A special delivery arrived on state Senate Majority Leader Pedro Espada’s Mamaroneck doorstep this Saturday, compliments of a pair of activists in bright orange prison jumpers flanked by angry Democrats dressed in “Don’t Vote for Pedro” shirts. They brought sushi.
It seemed the perfect gift for the embattled Bronx senator, who we now know has a penchant for the stuff, to mark the anniversary of the June 8 coup, when he and now-convicted former State Senator Hiram Monserrate paralyzed business in Albany for weeks in an act of parliamentary mutiny.
“[He is] the poster child for the capitol’s corruption,” said Emmy Suzuki Harris, vice president of the Manhattan Young Democrats, who organized the protest.
Since the six-week logjam in Albany last year, the protesters say that Espada has further blemished the party: He’s racked up $60,000 in campaign finance fines and in April was charged with looting $14 million from the Soundview HealthCare Network by gubernatorial candidate Attorney General Andrew Cuomo.
“We are Democrats, but we do not believe that just because someone has a ‘D’ next to their name they deserve our unwavering support!” yelled Harris, her voice booming down the quiet Beechwood Drive where Espada resides in a picturesque two-story dwelling that stands in contrast to the brick apartment buildings dotting his 33rd District. (Though Espada claims he lives in a Bronx cooperative, which Cuomo’s suit says is paid for with a stipend from his Soundview HealthCare Network, the 20 grand in Japanese takeout also outlined in that suit was delivered to his Mamaroneck address.)
So along with $4.95 pre-made California rolls purchased from a Manhattan Duane Reade, the group packed voter registration cards into their wicker delivery basket, just in case Espada wanted to reflect his real residence. “We also have a red mesh jersey because he played for the Republicans,” said Al Benninghoff, a Manhattan Young Democrats president emeritus.
Other goodies included the group’s riff on the Napoleon Dynamite campaign tee, a number of sushi takeout menus, a first aid kit (because Albany needs fixing), and a framed picture of Espada and Monserrate at a Yankee game. They fringed $2 million in play money, representing the amount of member-item cash that spurred the defection, around the basket.
However, the turncoat Dem was not home, leaving only a number of imposing men to guard his well-manicured property (decorated with “No trespassing” signs staked into the grass around its perimeter).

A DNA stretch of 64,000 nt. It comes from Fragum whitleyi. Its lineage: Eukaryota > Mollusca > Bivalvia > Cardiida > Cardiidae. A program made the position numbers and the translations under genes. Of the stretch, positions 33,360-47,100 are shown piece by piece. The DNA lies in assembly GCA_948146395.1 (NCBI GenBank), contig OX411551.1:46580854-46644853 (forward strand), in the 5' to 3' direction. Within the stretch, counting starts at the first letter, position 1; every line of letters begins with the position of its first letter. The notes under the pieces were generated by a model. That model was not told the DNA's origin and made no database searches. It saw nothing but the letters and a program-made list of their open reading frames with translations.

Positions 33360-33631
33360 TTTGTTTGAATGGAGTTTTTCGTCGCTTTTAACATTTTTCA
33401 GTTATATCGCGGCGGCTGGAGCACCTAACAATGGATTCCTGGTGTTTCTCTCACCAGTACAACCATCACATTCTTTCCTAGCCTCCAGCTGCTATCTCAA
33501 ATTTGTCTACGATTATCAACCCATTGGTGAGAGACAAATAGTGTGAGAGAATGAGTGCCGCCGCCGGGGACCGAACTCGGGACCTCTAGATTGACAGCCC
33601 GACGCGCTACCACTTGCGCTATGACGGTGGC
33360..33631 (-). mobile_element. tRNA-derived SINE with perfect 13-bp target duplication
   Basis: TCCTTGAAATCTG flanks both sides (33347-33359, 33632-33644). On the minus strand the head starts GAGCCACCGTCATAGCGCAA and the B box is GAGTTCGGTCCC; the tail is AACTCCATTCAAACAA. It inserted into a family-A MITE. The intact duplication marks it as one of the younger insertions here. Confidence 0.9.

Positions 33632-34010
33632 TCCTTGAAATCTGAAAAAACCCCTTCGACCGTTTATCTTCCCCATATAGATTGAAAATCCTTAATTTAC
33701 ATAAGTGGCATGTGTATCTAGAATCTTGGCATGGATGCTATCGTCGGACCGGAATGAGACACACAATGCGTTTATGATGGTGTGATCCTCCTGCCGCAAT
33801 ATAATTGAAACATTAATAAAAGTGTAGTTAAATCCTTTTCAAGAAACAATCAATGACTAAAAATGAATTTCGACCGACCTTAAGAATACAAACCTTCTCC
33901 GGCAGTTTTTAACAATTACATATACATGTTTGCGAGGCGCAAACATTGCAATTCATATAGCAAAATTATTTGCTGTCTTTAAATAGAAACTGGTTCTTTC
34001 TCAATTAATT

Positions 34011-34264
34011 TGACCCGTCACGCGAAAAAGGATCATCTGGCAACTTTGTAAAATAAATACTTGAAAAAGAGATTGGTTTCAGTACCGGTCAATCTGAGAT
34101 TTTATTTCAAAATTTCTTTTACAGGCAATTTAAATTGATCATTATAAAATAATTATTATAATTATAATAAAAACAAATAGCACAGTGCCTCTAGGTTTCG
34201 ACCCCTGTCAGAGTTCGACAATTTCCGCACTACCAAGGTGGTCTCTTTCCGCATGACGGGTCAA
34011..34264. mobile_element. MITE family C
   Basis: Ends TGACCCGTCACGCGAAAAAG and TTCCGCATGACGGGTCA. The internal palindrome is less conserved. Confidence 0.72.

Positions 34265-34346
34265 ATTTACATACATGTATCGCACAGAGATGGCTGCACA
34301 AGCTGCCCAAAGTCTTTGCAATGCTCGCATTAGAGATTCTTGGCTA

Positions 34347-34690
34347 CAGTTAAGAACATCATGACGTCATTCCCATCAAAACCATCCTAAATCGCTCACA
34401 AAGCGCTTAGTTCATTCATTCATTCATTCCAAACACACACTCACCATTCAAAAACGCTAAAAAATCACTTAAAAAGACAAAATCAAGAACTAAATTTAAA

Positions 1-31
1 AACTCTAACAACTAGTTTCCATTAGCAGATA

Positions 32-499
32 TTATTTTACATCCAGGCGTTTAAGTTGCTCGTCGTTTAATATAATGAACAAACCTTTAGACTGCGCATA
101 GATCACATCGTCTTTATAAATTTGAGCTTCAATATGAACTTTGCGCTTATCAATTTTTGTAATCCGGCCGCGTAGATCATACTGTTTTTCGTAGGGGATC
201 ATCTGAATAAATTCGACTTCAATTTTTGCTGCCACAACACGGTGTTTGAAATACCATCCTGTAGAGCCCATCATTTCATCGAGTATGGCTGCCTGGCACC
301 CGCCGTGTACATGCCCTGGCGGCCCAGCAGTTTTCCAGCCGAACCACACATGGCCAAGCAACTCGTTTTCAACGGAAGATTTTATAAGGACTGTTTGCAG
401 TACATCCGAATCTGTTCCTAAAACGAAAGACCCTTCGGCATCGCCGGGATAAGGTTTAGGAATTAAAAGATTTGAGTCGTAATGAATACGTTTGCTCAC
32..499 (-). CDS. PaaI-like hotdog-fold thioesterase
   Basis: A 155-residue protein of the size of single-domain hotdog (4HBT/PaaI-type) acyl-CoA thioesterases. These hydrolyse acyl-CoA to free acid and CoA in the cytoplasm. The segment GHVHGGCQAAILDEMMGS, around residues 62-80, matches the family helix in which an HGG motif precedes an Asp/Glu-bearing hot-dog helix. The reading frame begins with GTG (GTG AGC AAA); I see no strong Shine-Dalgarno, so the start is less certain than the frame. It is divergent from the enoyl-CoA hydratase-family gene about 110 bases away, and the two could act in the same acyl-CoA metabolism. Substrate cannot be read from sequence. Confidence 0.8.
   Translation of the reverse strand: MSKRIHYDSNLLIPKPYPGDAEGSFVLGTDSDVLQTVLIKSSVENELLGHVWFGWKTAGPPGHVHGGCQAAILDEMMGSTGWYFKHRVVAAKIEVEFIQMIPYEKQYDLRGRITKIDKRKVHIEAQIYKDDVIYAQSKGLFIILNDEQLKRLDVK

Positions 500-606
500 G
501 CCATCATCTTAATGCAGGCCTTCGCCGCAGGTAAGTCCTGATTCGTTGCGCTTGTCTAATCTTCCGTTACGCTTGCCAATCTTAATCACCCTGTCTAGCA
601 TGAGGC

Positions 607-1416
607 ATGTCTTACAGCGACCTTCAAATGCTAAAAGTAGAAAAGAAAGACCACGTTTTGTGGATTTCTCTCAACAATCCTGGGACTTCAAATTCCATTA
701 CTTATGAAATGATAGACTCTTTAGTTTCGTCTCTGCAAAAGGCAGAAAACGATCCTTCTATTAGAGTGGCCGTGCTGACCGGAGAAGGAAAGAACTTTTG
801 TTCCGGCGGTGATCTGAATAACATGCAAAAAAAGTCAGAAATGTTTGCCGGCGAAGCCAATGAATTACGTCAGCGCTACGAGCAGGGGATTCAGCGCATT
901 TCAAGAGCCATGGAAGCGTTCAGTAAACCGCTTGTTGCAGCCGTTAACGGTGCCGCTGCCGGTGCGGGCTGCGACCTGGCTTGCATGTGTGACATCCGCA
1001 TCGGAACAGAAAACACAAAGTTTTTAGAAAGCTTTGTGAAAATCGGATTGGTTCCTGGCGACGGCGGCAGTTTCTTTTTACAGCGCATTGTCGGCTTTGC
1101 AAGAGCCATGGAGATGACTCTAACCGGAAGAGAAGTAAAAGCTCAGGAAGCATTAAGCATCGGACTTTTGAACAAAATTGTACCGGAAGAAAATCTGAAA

While Democrats from his district plunked the basket down at the feet of the burly Espada henchmen, the other protesters clogged the dead-end street chanting or penning messages to the embattled senator inside an oversized greeting card, which read, “Hey, if you wanted a smaller card you should have done something less impressive.”
The protesters then walked to Columbus Park, where they dug chopsticks into platters of sushi, vats of wasabi, and containers of ginger. Bill Samuels, the founder of the New Roosevelt Initiative, finished a small plate before announcing that he would abandon his campaign for lieutenant governor, and instead focus on supporting more insurgent, progressive candidates who would reform the scarred state legislature.
Samuels plans to infuse $250,000 into an Espada opponent’s war chest. “We’re not just giving money,” he said. “We’re going to put hundreds of people in the field, like are here today, knocking on doors to elect either [Desiree] Pilgrim-Hunter or Gustavo Rivera, two good candidates that have announced.”
Samuels hopes that the two he sees as the strongest opponents would cast aside personal ambitions to make an Espada defeat viable. “Victory for reform is more important than an individual being elected,” he said.
Around him, protesters sat cross-legged in the grass and devoured heaping plates of sushi.
“It tastes better because the taxpayers did not have to pay for it,” said Margaret Segall, a member of Citizen Action of New York. After recounting rallying at the capitol on June 9, a day after Espada and Monserrate crippled state business, she said the Bronx Democrat did nothing but demoralize the party. “It’s business even worse than usual,” she said, “which for Albany is really saying something.”
Carmen Pineiro, who lives in the 33rd District, chastised the senator for not supporting affordable housing and rent stabilization protections. Many at the protest labeled him “pro-landlord.” The day he hopped the aisle with Monserrate, he also held up an important pro-tenant bill, which many Democrats hoped would pass with their slim majority.
Pineiro took a piece of sushi and dragged it through a puddle of soy sauce as she stood in the well-maintained park. The surroundings were much different than the urban sprawl of the Bronx. Espada’s large home, where plants and statues of little cherubic girls and animals decorated the lawn, was offensive, she said; no wonder he didn’t understand the plight of his low- and middle-income constituency.
“Come to my block. See if it’s this beautiful,” she said.